Welcome to the Baron DeKalb Chapter, NSDAR

image descriptionOn Friday, November 22, 1912, a group of women met at the home of Miss Catherine R. Dillon in Clarkston, Georgia, and formed the Baron DeKalb Chapter, National Society Daughters of the American Revolution.

The chapter was named for Baron Johann de Kalb. He was neither a baron nor a Frenchman as his name implies. He was born June 29, 1721, Johan Kalb, sometimes called Hans Kalb, the son of a "sojourner and peasant of Huttendorf, Germany." After a little schooling in his native village, he became a waiter, and at the age of 16 left home to seek his fortune in France. By 1743 he had taken the name Jean de Kalb and was a lieutenant in the Regiment Lowendahl French Infantry. He trained in the military school of Marshall Saxe, called “the Professor of all the generals of Europe” by Frederick the Great.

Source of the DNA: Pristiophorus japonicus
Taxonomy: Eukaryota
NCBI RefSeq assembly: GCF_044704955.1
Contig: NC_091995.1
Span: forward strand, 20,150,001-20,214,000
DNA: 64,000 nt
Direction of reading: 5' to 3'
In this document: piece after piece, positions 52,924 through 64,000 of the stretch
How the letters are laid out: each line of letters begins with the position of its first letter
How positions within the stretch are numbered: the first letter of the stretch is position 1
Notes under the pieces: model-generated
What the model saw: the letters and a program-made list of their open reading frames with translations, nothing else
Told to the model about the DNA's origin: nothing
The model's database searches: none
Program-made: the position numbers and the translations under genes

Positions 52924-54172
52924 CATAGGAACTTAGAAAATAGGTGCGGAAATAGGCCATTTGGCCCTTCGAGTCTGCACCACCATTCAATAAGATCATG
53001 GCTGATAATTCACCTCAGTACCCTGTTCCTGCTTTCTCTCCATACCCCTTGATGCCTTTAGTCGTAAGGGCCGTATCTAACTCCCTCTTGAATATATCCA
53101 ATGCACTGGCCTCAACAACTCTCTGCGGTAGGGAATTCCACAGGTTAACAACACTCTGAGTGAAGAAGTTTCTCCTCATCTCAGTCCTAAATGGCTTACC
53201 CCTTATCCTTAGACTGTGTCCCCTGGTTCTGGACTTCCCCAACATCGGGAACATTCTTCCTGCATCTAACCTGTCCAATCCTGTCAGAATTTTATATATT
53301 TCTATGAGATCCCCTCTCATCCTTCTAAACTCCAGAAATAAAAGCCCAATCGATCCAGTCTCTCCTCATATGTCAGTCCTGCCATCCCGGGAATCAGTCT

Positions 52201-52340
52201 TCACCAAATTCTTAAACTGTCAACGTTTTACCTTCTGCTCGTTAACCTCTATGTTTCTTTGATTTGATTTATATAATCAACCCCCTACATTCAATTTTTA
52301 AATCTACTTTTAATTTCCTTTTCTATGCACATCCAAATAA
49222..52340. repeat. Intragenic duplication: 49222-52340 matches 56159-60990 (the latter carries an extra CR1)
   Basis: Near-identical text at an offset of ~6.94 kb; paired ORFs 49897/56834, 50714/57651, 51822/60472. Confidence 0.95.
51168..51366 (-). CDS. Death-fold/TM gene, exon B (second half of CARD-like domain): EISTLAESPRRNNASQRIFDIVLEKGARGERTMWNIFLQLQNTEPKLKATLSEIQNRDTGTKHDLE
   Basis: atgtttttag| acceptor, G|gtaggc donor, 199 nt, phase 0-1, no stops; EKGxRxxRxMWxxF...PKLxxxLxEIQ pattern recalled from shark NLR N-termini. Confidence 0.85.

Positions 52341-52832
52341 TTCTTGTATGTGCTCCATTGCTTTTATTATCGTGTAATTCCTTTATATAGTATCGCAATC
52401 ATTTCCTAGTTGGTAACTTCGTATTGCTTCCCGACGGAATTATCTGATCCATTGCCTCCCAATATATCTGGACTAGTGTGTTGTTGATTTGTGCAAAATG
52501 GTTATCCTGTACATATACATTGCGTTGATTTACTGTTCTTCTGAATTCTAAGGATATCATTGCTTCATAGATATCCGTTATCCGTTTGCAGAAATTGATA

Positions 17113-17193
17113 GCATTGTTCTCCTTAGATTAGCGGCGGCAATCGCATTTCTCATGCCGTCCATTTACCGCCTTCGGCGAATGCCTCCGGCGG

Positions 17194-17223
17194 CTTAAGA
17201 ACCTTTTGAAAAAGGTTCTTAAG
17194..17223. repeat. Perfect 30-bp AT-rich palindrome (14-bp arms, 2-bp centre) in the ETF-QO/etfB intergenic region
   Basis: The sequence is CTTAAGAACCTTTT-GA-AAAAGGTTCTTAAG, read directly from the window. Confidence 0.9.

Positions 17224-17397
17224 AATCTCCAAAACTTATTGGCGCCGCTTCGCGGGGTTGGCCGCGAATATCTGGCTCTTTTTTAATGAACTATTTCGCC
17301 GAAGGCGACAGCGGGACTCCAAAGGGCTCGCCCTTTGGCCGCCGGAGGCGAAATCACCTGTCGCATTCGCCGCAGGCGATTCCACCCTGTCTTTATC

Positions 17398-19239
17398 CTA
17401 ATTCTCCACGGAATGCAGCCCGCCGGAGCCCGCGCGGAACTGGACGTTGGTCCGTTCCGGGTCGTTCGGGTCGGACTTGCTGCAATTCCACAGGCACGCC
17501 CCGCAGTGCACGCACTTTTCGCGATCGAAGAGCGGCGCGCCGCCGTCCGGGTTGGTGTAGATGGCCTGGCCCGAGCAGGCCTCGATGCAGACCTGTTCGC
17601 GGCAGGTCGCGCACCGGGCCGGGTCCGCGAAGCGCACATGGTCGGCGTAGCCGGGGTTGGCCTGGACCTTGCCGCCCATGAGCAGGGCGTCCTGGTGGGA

During the Seven Years' War, he served as a lieutenant colonel in the French army. When the war was over, the Ministry abolished his office. As a secret agent appointed by Choiseul, he visited America in 1768-69 to inquire into the feeling of the Colonists toward Great Britain. He returned to France with a report favorable to the American Cause. Late in 1775, he received permission to volunteer in the army of the American colonists. He sailed with eleven other officers on the ship fitted out by the Marquis de Lafayette and arrived in Philadelphia in July 1777. The Continental Congress granted him the rank of major general, and in October he joined the Army.

De Kalb was with Washington at Valley Forge. During the spring of 1780, he received his first field command. He led the American army to relieve besieged Charleston, South Carolina. At the battle of Camden later that summer, he was mortally wounded and captured by the British. De Kalb died on August 18, 1780. He fought three hard years for America. He lies buried today in front of the Presbyterian Church in Camden. There in Camden in 1825, Lafayette laid the cornerstone of a monument to De Kalb. In 1837, a statue of him by Ephraim Keyser was dedicated at Annapolis, Maryland.